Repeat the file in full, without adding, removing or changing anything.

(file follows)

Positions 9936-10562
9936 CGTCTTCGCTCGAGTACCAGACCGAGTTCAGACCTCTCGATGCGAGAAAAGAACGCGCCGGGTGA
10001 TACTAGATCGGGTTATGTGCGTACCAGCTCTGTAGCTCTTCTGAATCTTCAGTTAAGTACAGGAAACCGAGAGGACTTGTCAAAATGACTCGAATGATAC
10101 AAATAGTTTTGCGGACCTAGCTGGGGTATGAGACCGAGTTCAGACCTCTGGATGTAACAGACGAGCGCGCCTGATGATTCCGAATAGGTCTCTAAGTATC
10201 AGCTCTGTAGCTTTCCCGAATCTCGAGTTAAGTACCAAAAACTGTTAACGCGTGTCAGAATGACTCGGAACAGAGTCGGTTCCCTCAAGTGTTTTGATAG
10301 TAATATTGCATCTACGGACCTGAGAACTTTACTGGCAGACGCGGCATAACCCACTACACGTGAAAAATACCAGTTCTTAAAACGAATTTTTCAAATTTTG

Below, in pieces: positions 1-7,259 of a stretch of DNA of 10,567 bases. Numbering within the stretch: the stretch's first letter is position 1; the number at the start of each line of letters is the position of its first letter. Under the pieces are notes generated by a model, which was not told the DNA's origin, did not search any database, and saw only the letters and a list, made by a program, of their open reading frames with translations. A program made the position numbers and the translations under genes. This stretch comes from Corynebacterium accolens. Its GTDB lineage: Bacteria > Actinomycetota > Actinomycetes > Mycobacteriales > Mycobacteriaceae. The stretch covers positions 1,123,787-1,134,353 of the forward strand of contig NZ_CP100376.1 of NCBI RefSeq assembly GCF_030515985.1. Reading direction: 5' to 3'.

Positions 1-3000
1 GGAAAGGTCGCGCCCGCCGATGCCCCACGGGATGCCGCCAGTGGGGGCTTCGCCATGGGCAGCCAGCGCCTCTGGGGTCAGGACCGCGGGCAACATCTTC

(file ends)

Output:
Positions 9936-10562
9936 CGTCTTCGCTCGAGTACCAGACCGAGTTCAGACCTCTCGATGCGAGAAAAGAACGCGCCGGGTGA
10001 TACTAGATCGGGTTATGTGCGTACCAGCTCTGTAGCTCTTCTGAATCTTCAGTTAAGTACAGGAAACCGAGAGGACTTGTCAAAATGACTCGAATGATAC
10101 AAATAGTTTTGCGGACCTAGCTGGGGTATGAGACCGAGTTCAGACCTCTGGATGTAACAGACGAGCGCGCCTGATGATTCCGAATAGGTCTCTAAGTATC
10201 AGCTCTGTAGCTTTCCCGAATCTCGAGTTAAGTACCAAAAACTGTTAACGCGTGTCAGAATGACTCGGAACAGAGTCGGTTCCCTCAAGTGTTTTGATAG
10301 TAATATTGCATCTACGGACCTGAGAACTTTACTGGCAGACGCGGCATAACCCACTACACGTGAAAAATACCAGTTCTTAAAACGAATTTTTCAAATTTTG

Below, in pieces: positions 1-7,259 of a stretch of DNA of 10,567 bases. Numbering within the stretch: the stretch's first letter is position 1; the number at the start of each line of letters is the position of its first letter. Under the pieces are notes generated by a model, which was not told the DNA's origin, did not search any database, and saw only the letters and a list, made by a program, of their open reading frames with translations. A program made the position numbers and the translations under genes. This stretch comes from Corynebacterium accolens. Its GTDB lineage: Bacteria > Actinomycetota > Actinomycetes > Mycobacteriales > Mycobacteriaceae. The stretch covers positions 1,123,787-1,134,353 of the forward strand of contig NZ_CP100376.1 of NCBI RefSeq assembly GCF_030515985.1. Reading direction: 5' to 3'.

Positions 1-3000
1 GGAAAGGTCGCGCCCGCCGATGCCCCACGGGATGCCGCCAGTGGGGGCTTCGCCATGGGCAGCCAGCGCCTCTGGGGTCAGGACCGCGGGCAACATCTTC